His nomination demonstrates the new government's desire to turn the page on the thorny relations with the European Commission that typified the former populist administration, notably on spending.
READ ALSO: Here is Italy's new cabinet in full
Former history teacher Gualtieri, 53, will be well-positioned to negotiate next year's budget for the eurozone's third- largest economy with Brussels — the new government's most pressing, and challenging, task.
He has been the chair of the European Parliament's powerful economics committee since 2014, and was responsible for pushing through a raft of financial reforms intended to strengthen Europe's financial pipework in the wake of the crisis.
A member of the European Parliament and of Italy's Democratic Party, Gualtieri is already a frequent presence at EU finance minister meetings and has had a front seat to developments in the eurozone, including the Greek debt crisis in 2015.
“He knows the European institutions well and how they work,” an EU source told AFP. “The Italians have been quite clear about pursuing their own reading of the EU's fiscal rules and he knows very well the limitations of that.
“It's an asset to have someone with that experience,” the source said.
Gualtieri with the President of European Central Bank, Mario Draghi. Photo: Vladimir Simicek/AFP
Earlier this year, Brussels formally put Italy on notice about its worsening deficit and snowballing debt but stopped short of penalising the country using the so-called excessive deficit procedure.
Gualtieri is pretty much the opposite of populist former deputy prime minister Matteo Salvini, who spent much of his time in office railing against Brussels before he sparked the crisis that ended his role in government.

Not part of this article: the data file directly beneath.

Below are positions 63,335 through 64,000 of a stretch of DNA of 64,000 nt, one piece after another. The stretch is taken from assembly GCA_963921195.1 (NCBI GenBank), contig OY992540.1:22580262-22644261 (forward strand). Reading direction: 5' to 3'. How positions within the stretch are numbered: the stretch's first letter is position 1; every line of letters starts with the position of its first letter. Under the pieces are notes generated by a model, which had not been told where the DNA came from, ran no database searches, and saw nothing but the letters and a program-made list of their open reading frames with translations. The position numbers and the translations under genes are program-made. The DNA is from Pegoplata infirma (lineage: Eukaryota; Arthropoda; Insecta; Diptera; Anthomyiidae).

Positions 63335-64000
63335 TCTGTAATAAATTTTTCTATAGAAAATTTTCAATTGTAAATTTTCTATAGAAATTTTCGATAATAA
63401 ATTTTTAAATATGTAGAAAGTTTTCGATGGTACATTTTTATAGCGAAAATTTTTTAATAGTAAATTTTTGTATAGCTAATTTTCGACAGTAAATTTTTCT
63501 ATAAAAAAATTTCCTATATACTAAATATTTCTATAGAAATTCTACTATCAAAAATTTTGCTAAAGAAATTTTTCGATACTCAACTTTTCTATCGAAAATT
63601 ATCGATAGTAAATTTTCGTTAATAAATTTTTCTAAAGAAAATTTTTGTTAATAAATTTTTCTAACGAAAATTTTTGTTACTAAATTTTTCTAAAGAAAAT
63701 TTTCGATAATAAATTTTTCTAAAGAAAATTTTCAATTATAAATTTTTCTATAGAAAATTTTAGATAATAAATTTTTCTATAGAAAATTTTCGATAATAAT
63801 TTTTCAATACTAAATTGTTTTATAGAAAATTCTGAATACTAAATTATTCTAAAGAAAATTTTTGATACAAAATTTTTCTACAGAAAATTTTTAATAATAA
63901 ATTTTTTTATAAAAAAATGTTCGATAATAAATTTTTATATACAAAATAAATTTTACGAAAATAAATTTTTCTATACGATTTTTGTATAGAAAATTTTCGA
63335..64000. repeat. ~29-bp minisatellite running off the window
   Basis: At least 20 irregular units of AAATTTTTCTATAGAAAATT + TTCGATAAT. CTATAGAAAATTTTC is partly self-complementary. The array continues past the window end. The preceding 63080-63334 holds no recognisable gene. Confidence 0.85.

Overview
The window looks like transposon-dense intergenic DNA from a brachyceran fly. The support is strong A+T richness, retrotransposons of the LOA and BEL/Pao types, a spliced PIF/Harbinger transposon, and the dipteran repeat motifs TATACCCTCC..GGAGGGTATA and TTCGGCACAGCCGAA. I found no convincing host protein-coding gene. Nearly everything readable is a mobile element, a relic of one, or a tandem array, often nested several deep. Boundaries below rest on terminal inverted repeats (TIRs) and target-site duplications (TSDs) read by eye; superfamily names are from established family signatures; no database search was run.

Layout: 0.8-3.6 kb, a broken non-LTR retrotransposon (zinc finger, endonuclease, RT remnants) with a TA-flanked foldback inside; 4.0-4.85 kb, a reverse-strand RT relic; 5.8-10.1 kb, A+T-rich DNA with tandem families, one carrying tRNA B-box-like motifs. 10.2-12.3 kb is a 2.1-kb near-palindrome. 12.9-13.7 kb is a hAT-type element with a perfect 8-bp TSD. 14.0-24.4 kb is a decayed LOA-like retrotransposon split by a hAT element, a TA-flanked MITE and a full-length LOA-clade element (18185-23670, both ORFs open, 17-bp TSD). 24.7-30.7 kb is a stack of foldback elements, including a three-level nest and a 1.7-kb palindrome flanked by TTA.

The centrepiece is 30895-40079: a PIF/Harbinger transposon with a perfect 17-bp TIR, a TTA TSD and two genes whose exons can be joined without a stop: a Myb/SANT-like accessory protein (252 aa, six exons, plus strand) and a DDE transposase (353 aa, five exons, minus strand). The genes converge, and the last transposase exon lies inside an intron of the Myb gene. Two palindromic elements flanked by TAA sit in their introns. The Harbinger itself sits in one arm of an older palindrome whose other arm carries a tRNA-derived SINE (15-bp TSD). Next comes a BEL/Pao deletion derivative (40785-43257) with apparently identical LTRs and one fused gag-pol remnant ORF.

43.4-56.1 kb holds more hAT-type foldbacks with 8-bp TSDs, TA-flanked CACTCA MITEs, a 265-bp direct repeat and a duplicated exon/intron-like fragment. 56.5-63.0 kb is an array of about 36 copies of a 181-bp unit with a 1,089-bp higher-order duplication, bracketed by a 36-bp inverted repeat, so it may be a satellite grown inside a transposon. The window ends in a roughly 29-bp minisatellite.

'Good news for Italy and Europe'
“He's gifted, with a great intellectual ability and a vast memory,” French former socialist MEP Pervenche Beres said of Gaultieri.
Gualtieri is also known for playing the guitar, including performing solos at European Parliament events, notably after tough negotiations.
“He's very Italian, in the sense that during negotiations he always strongly defends Italian interests,” Beres told AFP.
Future European Central Bank president Christine Lagarde said on Wednesday that Gualtieri's nomination was “good news for Italy and for Europe,” Italian media reported.
“He seems quite a calm guy, reasonable, never heard him raise his voice. He's also quite self-confident,” the EU source said.
Gualtieri is reportedly “not a fan” of the European Commission's Stability and Growth Pact, under which EU members must consistently reduce their deficits and target a balanced budget in the long term. The pact was the main problem between Brussels and the previous government in heavily indebted Italy.
Gualtieri “wants to change the rules,” Beres said.